I used the original double sided beater, the Big Felt, and the Brush beaters recently on an acoustic tour with Deana Carter. I was using my Swan Drum, a pandeiro, some shakers, and a foot tambourine. The Switch Kick made it easy for me to change the vibe of my rig easily and I even used the beaters on their own a few times with my hands. It was fun to play around with these while using various bass drum techniques like ‘burying the beater’ or playing off the head. Each beater is entirely different and really opened up some interesting options. Here’s a shameless product placement picture from the tour:
I’m looking forward to checking out the different beaters that are offered. Particularly with the Sonic Beaters. It will be interesting to see what they sound like twisted to their sides so you hit the bass drum with a small oval bit of solid rubber/plastic instead of the larger hollow circle of rubber. That reduced surface area should yield some interesting sounds.
Like the BFSD, the Switch Kick is a easy way to alter your tone live or in the studio without having to swap out bass drums or bass drum heads. I can see a world of opportunities where this would be very useful.
Another note about these beaters. Because of their design they don’t rattle or make noise once you put them on. They stay locked in place and they are quiet. They are also light enough where you don’t feel like as if you have to change your technique. With the ability to adjust the height of the beater itself (independent of the shaft), whether you play an 18″ or a 26″… you’re going to be able to get the beater head right where you need.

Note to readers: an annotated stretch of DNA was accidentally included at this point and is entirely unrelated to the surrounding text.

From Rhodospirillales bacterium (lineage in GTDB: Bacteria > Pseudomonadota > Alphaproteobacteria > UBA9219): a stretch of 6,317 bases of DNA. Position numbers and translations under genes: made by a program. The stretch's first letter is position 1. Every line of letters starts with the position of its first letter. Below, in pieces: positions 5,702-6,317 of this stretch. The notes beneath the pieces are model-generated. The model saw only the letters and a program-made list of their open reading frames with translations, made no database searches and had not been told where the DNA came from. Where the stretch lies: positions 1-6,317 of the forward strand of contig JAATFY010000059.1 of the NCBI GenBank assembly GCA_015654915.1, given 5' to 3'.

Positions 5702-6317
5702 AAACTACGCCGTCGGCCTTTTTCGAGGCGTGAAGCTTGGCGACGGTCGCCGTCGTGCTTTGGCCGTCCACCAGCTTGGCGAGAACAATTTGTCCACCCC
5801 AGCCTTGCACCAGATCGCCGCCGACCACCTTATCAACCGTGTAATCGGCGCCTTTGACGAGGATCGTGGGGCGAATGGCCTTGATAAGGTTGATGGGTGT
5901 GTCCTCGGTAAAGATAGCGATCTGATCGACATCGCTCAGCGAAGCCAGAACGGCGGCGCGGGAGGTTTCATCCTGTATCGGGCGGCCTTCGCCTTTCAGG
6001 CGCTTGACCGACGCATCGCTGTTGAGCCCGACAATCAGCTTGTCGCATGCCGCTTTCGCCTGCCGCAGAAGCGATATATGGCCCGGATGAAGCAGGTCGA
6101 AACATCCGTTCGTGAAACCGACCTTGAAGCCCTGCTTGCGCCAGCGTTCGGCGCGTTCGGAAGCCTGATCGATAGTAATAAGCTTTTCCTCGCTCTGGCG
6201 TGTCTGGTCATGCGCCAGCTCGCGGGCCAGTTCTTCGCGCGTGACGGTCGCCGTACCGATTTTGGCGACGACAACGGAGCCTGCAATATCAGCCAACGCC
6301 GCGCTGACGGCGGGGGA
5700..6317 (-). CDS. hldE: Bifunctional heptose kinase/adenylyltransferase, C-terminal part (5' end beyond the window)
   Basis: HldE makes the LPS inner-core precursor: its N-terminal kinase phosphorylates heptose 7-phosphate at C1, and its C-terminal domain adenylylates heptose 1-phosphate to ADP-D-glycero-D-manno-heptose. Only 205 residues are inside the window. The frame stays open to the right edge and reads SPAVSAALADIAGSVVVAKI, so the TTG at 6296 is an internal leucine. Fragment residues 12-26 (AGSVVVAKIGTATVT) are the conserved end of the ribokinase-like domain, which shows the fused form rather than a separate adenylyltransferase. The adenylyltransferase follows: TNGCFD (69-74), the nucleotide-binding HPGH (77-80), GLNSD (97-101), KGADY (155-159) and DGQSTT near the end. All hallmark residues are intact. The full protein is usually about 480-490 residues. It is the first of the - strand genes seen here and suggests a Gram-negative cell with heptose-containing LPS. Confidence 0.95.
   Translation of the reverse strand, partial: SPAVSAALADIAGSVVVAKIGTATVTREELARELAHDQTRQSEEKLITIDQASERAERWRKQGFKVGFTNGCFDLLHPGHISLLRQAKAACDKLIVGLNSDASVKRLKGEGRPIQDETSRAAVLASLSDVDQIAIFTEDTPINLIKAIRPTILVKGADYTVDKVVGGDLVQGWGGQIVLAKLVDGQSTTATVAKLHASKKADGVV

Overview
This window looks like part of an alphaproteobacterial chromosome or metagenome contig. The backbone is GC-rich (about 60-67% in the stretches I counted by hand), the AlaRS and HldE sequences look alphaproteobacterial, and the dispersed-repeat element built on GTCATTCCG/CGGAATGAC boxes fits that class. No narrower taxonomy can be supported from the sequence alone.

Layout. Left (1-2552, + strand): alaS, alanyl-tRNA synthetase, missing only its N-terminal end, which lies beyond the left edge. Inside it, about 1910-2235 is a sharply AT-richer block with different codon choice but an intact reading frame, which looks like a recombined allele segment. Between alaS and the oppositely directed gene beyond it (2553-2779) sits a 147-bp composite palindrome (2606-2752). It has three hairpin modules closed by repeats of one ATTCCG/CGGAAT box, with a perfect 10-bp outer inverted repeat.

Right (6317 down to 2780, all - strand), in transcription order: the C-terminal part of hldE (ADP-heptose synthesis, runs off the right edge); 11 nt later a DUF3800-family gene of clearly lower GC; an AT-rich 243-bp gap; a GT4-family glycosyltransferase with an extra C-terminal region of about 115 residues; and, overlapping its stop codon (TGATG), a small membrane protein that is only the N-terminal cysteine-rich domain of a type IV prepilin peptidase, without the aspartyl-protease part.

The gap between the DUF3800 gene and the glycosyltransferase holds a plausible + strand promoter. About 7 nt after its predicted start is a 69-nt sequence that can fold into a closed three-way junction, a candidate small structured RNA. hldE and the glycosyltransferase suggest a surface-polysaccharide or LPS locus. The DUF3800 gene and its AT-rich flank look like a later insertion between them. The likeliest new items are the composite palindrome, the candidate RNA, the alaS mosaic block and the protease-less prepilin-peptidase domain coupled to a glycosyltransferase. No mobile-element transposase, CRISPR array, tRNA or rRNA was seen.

I can see only a couple of things that Kick Concepts could address:
1) The Brush Beater is a little tall for things like 16″ and 18″ bass drums. I would love to see a variation of the brush that perhaps was a little shorter and a little fuller that would allow for the same ability to use on a smaller diameter bass drum.
2) You need to be aware when you put a new beater on. Because you have points of contact where you could pinch skin on your hand when you’re changing a beater, a little mindfulness is required to not ding your hands up. I would like to point out that I didn’t do this, but Kevin did mention it to me when I bought the product at the drum show.
Other than these things, this is a really unique concept and it really works.
The BFSD rings and the Switch Kick actually helped to get me out of my sonic rut I was in. How? Simple! When things sound different, you play different and that was certainly the case with both of these products. You don’t fall back on the same grooves and riffs you might normally play. You get to hear things with slightly different ears. That’s what I got from these two products. I was able to make music with them and adjust my own head/ear space positively. Now that I have been using both of them for a while, I’m very pleased with the results I’m hearing and think they were a worthwhile investment. Check them out if you get the chance.